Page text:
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Problem debt and the social security system

Our report shows that inadequate social support is causing hardship and risks causing problem debt.

Download the report

Problem debt and the social security system

National polling commissioned by StepChange shows that 54% per cent of those in problem debt receive support through the social security system. 46% of those in the system are never able to make ends meet.

The link between poverty and problem debt means that it is crucial that the social security works well for those experiencing financial difficulty and problem debt. But we found that this is not the case and the system is falling short.

Number one

A quarter of all people in Britain who receive Universal Credit are facing very serious debt problems

This figure is three times the rate in the general population (8%), and 11% more than those receiving legacy benefits (14%).

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Number two

Two thirds of clients say being on Universal Credit has made budgeting and financial management more difficult

Compared to the shorter payment cycles (typically bi-weekly) of legacy benefits, many people experiencing financial difficulty find the monthly Universal Credit payment challenging.

two thirds of clients on Universal Credit
Number 3

90% of our clients receiving Universal Credit have experienced financial hardship due to the five week wait

The most significant problem linked to Universal Credit is the effect of the waiting period for the first payment and advance loans taken out to help meet expenses. Half of clients (47%) have fallen behind on rent as a result of the wait or the subsequent repayment of advances.

90% of clients receiving Universal Credit

Our report explains how the government can make the safety net work for those experiencing financial difficulty and problem debt by:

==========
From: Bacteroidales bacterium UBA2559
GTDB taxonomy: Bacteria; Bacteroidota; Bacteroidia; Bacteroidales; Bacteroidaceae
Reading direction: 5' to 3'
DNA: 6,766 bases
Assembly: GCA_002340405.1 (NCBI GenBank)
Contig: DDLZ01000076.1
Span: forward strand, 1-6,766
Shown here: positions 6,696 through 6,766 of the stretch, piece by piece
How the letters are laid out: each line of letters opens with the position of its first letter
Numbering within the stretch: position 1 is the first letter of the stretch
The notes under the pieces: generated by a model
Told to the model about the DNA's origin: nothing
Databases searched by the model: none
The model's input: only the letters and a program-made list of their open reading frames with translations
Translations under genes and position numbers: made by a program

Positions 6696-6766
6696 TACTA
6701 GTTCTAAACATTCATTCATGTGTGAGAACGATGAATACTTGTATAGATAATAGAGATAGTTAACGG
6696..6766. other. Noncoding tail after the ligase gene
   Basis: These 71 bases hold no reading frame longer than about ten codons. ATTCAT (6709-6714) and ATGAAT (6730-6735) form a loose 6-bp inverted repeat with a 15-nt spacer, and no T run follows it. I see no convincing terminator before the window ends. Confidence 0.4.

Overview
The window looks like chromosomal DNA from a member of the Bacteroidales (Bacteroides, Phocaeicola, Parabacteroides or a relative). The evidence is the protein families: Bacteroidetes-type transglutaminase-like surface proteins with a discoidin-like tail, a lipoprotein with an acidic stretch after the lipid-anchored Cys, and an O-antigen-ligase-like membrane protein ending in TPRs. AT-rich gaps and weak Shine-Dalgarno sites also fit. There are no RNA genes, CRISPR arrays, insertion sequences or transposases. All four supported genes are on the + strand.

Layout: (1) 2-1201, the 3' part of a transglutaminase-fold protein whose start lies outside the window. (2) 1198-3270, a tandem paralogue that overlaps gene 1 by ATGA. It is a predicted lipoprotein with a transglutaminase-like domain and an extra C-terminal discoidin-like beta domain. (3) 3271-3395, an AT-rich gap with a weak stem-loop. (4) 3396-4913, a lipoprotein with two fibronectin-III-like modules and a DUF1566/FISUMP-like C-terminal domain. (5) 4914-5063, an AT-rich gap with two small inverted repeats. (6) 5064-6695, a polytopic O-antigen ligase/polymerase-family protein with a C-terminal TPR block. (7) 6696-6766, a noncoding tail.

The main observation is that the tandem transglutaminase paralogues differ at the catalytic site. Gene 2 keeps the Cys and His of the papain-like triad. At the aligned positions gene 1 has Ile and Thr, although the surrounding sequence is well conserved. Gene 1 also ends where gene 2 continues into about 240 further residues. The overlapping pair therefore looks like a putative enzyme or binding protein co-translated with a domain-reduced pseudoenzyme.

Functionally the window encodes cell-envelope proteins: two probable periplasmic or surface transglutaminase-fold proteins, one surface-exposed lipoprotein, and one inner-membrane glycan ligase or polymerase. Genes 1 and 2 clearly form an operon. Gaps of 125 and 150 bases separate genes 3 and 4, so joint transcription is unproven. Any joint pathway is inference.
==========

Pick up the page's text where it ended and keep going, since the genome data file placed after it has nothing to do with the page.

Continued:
• Ensuring support is adequate and sufficiently stable to allow people to meet living costs without experiencing financial difficulty and problem debt
  • Overhauling the system of deductions in Universal Credit to repay debt to ensure the system supports, rather than undermines, sustainable recovery from problem debt
  • Social security must support people to safely meet peaks in expenditure

This report is based on research using StepChange debt advice client data, a survey of StepChange clients and national polling.

We analysed data held on clients who completed a telephone or online debt advice session with StepChange in the first six months of 2019 – 190,484 clients.

We conducted a survey of clients between 13 November and 2 December 2019. The survey was sent to a sample of clients who receive at least one form of working age social security support, excluding those who receive only Child Benefit. We received 668 unique responses.

52% of respondents were single adults without children, 27% single parents, 13% couples with dependent children and 7% adult couples.

Large national poll conducted by YouGov Plc. Total sample size was 4,972 adults. Fieldwork was undertaken between 28th November - 2nd December 2019. The survey was carried out online. The figures have been weighted and are representative of all GB adults (aged 18+). Some % totals in this document may not add up to 100% due to rounding.